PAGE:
Replacing a scandal-hit former Tayside Police chief’s “cursed” post is proving a £159,000-a-year poisoned chalice.
Humberside Police has been forced to re-open the application process for candidates to put themselves forward to be the force’s next Chief Constable after only one suitable candidate applied.
Interviews for the position of Chief Constable – in the wake of what is being described as “the Currangate debacle” – were due to take place this week but have been delayed to allow for a “competitive interview process”.
Potential applicants have now been set an extended deadline to be considered for the role following Justine Curran’s enforced retirement.
A police source said: “It’s a disaster but it can’t be surprising that there have been no takers for this particular poisoned chalice.
“Curran’s time in office was dogged with controversy and she was effectively sacked so why would anyone want to take this on when it could be a career ender?”
Ms Curran recently stepped down following a vote of no confidence from staff and before the publication of a critical inspection report which said the force had been failing victims of crime.
Her tenure at the head of the force was the shortest since its creation in 1974 and she had been labelled Humberside Police’s “virtually invisible” top officer.
Ms Curran made the switch to Humberside in 2013 after three years at the helm of law enforcement strategy in Dundee, Angus and Perthshire which was not without controversy.
A spokesman for the Office of the Police and Crime Commissioner for Humberside said: “The vacancy for the post of Chief Constable for Humberside Police was advertised widely and applications were originally closed on April 2.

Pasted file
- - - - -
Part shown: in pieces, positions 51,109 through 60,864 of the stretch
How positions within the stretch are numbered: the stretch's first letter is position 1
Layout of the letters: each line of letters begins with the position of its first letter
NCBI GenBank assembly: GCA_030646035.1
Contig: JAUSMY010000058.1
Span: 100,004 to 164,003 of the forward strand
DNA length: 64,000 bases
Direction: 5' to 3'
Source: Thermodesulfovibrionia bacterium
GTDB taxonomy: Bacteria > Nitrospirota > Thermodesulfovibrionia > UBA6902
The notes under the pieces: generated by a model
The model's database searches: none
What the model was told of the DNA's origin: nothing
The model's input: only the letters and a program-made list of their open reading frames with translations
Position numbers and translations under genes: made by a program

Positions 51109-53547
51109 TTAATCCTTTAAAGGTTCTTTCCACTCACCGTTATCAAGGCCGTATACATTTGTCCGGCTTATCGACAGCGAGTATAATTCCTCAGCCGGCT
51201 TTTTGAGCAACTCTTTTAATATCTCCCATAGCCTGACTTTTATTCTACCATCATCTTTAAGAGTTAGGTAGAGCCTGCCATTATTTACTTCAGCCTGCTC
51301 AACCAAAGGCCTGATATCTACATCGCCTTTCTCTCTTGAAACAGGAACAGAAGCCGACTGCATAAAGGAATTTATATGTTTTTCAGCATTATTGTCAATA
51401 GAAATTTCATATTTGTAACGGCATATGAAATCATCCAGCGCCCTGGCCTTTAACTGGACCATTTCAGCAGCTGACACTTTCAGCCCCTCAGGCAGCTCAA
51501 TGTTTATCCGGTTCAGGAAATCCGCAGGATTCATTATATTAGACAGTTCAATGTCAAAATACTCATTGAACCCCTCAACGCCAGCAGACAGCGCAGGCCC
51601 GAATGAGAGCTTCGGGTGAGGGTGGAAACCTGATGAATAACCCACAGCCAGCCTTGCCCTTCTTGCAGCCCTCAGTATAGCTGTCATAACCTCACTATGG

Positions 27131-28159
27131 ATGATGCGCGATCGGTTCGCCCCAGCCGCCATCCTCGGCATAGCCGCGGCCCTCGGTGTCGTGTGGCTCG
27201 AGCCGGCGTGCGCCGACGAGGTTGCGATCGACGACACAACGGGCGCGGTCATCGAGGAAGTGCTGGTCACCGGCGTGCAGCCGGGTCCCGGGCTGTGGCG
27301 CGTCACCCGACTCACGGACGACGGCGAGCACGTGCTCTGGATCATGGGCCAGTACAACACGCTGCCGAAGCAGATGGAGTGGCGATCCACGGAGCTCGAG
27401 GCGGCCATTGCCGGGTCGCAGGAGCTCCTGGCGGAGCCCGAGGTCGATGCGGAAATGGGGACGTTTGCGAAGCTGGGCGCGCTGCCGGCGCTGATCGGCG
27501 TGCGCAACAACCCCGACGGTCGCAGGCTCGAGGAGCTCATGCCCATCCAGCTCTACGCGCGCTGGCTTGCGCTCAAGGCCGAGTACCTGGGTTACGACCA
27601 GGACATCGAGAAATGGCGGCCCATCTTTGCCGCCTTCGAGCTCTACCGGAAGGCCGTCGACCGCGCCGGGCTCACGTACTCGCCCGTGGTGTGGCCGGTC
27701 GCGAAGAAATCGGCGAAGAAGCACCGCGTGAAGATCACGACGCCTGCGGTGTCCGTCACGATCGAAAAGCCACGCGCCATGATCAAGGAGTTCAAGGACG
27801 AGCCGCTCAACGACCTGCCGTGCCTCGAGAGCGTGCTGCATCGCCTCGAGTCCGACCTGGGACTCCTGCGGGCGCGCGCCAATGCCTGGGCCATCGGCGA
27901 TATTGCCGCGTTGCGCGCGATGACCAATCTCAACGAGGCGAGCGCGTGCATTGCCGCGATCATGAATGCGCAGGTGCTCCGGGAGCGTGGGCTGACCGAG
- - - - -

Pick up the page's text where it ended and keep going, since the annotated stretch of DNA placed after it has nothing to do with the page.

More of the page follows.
“Following the shortlisting process we only found one candidate that met the expectations of the panel.
“To enable a competitive process the panel agreed that they would like to go back out to the market and see if there was any additional interest in the post.
“The OPCC welcomes the opportunity to discuss the role in more detail with any potential candidate that feels they may like to find out more.”
Ms Curran was appointed deputy chief constable of Tayside Police in February 2009, taking the top job a year later when Kevin Mathieson stepped down.
In 2012 she was embarrassed after an internal probe discovered she had sent text messages to her former PA about the size of a colleague’s manhood.
Another investigation was carried out after an anonymous three-page document listing a raft of complaints about her behaviour was submitted to The Courier and then passed to Tayside Police.
She was cleared of all allegations made against her before the document was allegedly stolen from a secure unit in Tayside Division headquarters in Dundee’s Bell Street.
An investigation was dropped without the culprit being found.
Ms Curran, had been due to retire in September 2018, but announced her departure earlier this year, saying the “time is right” to leave.
According to the brief, the successful Humberside candidate “must be able to demonstrate a strong commitment to serving the public and a collaborative style of working with fellow officers, myself and partners to deliver excellent services for the public.”
A recent inspection carried out by Her Majesty’s Inspectorate of Constabulary (HMIC) in September graded the overall effectiveness of the force as “requires improvement” and stated that there was “serious concern” within Humberside Police.